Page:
FREE OUTGOING

Powerful performances highlighted by Anna Khaja’s riveting star turn command attention in the Los Angeles Premiere of Anupama Chandrasekhar’s Free Outgoing. Still, the unremitting bleakness of its shocking-but-true story of conservative Indian values in today’s anything-goes Internet age could make it a hard sell for East West Players.
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ZOOT SUIT

Downtown Los Angeles explodes with music, dance, and dramatic fireworks as the Mark Taper Forum celebrates its 50th-Anniversary Season with a spectacular, timelier-than-ever revival of Luis Valdez’s legendary Zoot Suit.
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MOBY DICK

Ten brilliantly talented performers, an inspired director/adapter, and a dazzlingly ingenious production design team join talents on South Coast Repertory’s Segerstrom Stage as Chicago’s Lookingglass Theatre Company’s acclaimed Moby Dick visits Costa Mesa, proof positive that you don’t need a hundred-million Hollywood bucks to turn a Herman Melville classic into two-and-a half hours of epic storytelling magic.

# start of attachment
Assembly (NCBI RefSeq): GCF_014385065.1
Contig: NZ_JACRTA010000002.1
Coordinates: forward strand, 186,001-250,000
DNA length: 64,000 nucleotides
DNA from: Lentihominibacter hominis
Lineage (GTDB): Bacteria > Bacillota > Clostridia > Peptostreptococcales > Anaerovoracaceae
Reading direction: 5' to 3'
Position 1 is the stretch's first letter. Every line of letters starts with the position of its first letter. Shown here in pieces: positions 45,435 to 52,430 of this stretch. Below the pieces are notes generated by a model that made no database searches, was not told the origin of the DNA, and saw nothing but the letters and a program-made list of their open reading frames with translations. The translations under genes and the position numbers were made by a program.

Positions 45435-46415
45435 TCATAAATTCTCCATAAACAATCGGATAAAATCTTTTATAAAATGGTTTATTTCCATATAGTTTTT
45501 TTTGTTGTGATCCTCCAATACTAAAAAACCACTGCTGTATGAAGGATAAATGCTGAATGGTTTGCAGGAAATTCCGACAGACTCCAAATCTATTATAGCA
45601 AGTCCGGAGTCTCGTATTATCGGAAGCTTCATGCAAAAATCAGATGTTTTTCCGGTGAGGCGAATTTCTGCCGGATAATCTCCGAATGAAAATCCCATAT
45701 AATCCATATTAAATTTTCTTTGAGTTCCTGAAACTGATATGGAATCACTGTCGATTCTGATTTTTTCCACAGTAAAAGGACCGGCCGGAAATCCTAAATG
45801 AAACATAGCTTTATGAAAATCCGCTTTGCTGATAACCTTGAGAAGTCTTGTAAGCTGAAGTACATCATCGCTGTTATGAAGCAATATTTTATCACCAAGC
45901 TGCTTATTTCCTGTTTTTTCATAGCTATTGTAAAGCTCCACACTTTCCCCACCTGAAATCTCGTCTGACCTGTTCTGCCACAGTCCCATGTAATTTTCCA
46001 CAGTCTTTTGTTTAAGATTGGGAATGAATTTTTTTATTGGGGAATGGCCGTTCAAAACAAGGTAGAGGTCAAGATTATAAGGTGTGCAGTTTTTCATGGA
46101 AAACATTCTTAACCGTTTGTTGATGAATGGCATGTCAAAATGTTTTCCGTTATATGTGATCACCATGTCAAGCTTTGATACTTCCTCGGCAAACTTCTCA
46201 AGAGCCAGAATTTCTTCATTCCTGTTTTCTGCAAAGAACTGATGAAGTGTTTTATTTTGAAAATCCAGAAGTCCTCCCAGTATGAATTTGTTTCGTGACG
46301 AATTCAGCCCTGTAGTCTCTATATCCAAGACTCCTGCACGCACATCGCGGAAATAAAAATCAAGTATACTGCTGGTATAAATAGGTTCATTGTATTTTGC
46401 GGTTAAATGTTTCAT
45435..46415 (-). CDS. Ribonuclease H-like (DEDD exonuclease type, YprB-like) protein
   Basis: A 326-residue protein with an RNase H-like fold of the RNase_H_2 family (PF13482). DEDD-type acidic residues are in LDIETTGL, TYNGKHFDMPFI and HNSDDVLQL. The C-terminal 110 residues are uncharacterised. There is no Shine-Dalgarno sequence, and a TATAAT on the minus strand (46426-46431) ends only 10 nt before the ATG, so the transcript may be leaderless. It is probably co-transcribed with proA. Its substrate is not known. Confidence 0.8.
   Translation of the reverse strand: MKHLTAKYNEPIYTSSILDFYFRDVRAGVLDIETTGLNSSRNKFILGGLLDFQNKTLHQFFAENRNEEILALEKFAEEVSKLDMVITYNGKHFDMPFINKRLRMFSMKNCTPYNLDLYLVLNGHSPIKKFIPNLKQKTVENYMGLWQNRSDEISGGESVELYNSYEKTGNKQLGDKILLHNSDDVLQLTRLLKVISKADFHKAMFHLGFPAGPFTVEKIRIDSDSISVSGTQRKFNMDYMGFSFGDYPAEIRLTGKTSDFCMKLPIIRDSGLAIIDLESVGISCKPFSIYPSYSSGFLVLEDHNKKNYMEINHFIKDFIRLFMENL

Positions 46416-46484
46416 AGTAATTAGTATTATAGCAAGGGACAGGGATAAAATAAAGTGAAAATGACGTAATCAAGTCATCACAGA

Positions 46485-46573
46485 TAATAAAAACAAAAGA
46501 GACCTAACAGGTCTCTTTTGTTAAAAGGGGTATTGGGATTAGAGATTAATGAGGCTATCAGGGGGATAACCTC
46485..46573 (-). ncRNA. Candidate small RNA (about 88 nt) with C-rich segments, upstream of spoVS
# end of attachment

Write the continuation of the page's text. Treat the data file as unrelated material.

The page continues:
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WHITE GUY ON THE BUS

With racism once again being given permission to rear its hideous head in today’s post-Obama America, the time could not be riper for Bruce Graham’s riveting, conversation-provoking White Guy On The Bus to make its Los Angeles debut at The Road On Magnolia.
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LATE COMPANY

Anti-gay bullying and its potentially fatal consequences are hardly topics you’d expect to see tackled by a theater company perhaps best known for seniors-friendly mystery/comedy fare, but these are precisely the issues that propel Canadian playwright Jordan Tannahill’s shattering family drama Late Company, now being given a compelling American Premiere at Beverly Hill’s Theatre 40.
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BEE-LUTHER-HATCHEE

With racial violence on the rise, racists increasingly fearless in spouting (and acting upon) their hate, and an incoming President owing his election, at least in part, to racist backlash against his predecessor, the timing could hardly be more apt for Sierra Madre Playhouse to give Thomas Gibbons’ provative Bee-luther-hatchee the powerful revival it deserves, now more than ever.
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UNBOUND

Sympathy-defying characters in credibility-challenging situations make D.G. Watson’s Unbound a less than riveting follow-up to IAMA Theatre Company hits like A Dog’s House, The Recommendation, and The Accidental Blonde.
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A TIME TO KILL

Theatre 68 inaugurates its new, spiffily remodeled Lankershim digs with Rupert Holmes’ skillful 2013 Broadway stage adaptation of John Grisham’s A Time To Kill, an edge-of-your-seat West Coast Premiere likely to prove right up any courtroom-drama lover’s alley.
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